Pingwinek Kelvin – Kao the Kangaroo’s rejected platforming rival

Tate Multimedia’s Kao the Kangaroo didn’t exactly set the world on fire when it was released on Dreamcast in 2000. The multiformat Kao the Kangaroo: Round 2 fared better in 2003 as a cheaper alternative to full-price platformers, but still fell short of becoming a commercial hit.

It’s a little-known fact that Kao wasn’t Tate’s only platforming mascot. 2003 also saw the release of Pingwinek Kelvin (Penguin Kelvin/Kelvin the Penguin) on PC. A very similar-looking 3D platformer to Kao, appearing to reuse a lot of assets, it saw the titular flightless bird traverse six snow-covered worlds to prevent a twisted scientist from melting the ice caps.

While it could be said that it’s a semi-sequel of sorts to Kao, or even a lost sister title, all signs point to it being a quick turnaround project that wasn’t intended to be part of the same universe. In fact, there’s evidence to suggest that Tate isn’t too proud of this one. A project they took on begrudgingly, perhaps.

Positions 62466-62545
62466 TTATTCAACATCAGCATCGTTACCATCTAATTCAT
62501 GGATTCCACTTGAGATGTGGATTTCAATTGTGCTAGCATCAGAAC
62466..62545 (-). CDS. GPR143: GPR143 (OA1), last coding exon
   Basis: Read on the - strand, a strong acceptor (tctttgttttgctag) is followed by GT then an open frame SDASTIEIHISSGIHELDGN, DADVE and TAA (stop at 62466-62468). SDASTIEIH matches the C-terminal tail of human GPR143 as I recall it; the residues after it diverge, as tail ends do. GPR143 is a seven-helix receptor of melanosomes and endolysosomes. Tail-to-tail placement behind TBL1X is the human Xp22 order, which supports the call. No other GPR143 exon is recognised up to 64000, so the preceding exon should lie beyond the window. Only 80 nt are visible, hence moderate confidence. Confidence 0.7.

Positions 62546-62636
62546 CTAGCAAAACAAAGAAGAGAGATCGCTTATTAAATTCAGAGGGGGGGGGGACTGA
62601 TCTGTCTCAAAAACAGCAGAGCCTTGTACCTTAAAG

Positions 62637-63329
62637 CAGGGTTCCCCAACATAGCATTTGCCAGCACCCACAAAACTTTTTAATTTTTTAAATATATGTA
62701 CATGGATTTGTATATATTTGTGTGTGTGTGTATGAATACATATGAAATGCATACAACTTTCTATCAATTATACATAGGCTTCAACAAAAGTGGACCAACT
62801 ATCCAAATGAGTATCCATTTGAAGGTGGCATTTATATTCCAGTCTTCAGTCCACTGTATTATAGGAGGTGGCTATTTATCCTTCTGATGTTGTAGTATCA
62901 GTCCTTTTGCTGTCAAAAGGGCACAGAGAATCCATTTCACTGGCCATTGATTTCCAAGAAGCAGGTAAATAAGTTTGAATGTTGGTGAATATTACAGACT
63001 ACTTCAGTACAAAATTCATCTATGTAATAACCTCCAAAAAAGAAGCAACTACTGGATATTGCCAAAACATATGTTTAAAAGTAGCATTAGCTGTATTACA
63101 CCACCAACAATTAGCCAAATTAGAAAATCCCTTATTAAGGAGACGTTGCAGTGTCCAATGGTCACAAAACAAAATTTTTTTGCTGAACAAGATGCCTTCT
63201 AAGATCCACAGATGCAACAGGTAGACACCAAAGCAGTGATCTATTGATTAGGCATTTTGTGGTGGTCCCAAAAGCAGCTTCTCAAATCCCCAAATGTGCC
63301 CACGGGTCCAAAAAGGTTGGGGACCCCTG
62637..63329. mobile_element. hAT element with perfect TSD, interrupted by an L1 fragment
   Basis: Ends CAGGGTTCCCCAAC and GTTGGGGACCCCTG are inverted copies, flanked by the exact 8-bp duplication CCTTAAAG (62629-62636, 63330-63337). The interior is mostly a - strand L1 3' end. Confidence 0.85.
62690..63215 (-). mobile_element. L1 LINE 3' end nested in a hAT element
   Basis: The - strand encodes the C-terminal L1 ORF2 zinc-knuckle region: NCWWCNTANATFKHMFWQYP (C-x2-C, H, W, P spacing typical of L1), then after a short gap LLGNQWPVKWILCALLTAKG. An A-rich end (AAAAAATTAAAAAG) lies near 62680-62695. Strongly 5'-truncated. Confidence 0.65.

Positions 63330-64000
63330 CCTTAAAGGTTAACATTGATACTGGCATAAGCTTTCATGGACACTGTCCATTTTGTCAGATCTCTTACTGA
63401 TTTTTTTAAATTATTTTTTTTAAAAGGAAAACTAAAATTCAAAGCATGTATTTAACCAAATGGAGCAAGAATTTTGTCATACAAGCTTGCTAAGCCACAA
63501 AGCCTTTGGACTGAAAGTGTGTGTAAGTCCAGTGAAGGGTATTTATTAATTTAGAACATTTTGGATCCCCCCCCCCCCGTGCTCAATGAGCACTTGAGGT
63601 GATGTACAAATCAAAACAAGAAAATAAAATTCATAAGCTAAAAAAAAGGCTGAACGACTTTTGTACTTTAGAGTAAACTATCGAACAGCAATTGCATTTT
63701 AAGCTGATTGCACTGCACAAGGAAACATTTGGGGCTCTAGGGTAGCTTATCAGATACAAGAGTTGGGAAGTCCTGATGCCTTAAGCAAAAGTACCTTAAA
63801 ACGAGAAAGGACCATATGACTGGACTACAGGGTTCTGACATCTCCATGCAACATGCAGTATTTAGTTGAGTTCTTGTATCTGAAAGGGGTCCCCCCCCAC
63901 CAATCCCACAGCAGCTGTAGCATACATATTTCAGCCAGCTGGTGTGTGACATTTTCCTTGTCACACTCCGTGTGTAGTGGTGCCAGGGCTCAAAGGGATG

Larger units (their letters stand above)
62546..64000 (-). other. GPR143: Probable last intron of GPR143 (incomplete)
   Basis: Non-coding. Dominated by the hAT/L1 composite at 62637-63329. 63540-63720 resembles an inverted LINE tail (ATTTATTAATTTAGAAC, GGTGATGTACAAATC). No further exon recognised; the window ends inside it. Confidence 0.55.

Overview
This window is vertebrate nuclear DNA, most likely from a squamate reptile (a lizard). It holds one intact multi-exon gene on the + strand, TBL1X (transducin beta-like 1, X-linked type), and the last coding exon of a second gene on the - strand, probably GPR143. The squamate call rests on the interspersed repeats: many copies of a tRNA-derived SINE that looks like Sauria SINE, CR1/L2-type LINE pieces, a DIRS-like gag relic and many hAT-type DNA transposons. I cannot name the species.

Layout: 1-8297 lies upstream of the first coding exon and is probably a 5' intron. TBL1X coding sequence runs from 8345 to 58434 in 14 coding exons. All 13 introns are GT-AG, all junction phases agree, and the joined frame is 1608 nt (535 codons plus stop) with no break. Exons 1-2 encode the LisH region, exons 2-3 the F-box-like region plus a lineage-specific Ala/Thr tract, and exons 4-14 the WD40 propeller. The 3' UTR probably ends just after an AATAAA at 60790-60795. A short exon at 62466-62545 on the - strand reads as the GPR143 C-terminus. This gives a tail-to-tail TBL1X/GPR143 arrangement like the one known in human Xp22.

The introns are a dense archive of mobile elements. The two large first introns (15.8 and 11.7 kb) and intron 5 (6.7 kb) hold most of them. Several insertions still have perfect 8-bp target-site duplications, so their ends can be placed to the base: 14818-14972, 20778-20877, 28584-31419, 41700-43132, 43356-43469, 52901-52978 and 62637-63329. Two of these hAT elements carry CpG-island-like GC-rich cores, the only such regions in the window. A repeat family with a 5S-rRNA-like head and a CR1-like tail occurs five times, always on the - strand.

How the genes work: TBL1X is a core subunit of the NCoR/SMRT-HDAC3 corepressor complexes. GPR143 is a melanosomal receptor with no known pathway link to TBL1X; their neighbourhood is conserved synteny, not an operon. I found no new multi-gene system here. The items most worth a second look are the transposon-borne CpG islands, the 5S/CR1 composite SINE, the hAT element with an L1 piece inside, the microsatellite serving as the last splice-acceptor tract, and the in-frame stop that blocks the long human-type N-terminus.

It was released as a budget title via Polish outfit Play Publishing and never made it outside of Eastern Europe. Specifically, Poland, Netherlands, Hungary, Russia, and Germany. An English language version wasn’t discovered until 2018 – some fifteen years on from its original release – discovered as an option in the incredibly rare Hungarian version.

Details are surprisingly scarce online. It’s the only game developed by Tate that doesn’t have a Wikipedia page, and we couldn’t find coverage on long-running sites such as IGN and GameSpot either. A few YouTube gameplay clips, an entry on MobyGames, and links to dubious-looking ‘abandonware’ sites were about as much as we could find.

That gameplay footage reveals a typical 3D platformer that’s seemingly average at best and bland at worst. Very much derivative of examples from that era. Despite this. comments suggest some people have fond memories of it – even though many had forgotten what it was actually called.

It seems fair to say that we won’t be seeing Kelvin in HD any time soon. Whereas older Kao games are available on Steam or GOG, Pingwinek Kelvin has been left to linger in obscurity, yet to gain a digital re-release. This appears to have pushed up the price of the physical version over the years, with copies selling for as much as £50 on auction sites.

Tate hasn’t entirely forgotten about Pingwinek Kelvin, though – on April Fool’s Day the official Kao the Kangaroo Twitter account joked that Penguin Kelvin EXTREME is coming soon to the Nokia N-Gage. Groan.

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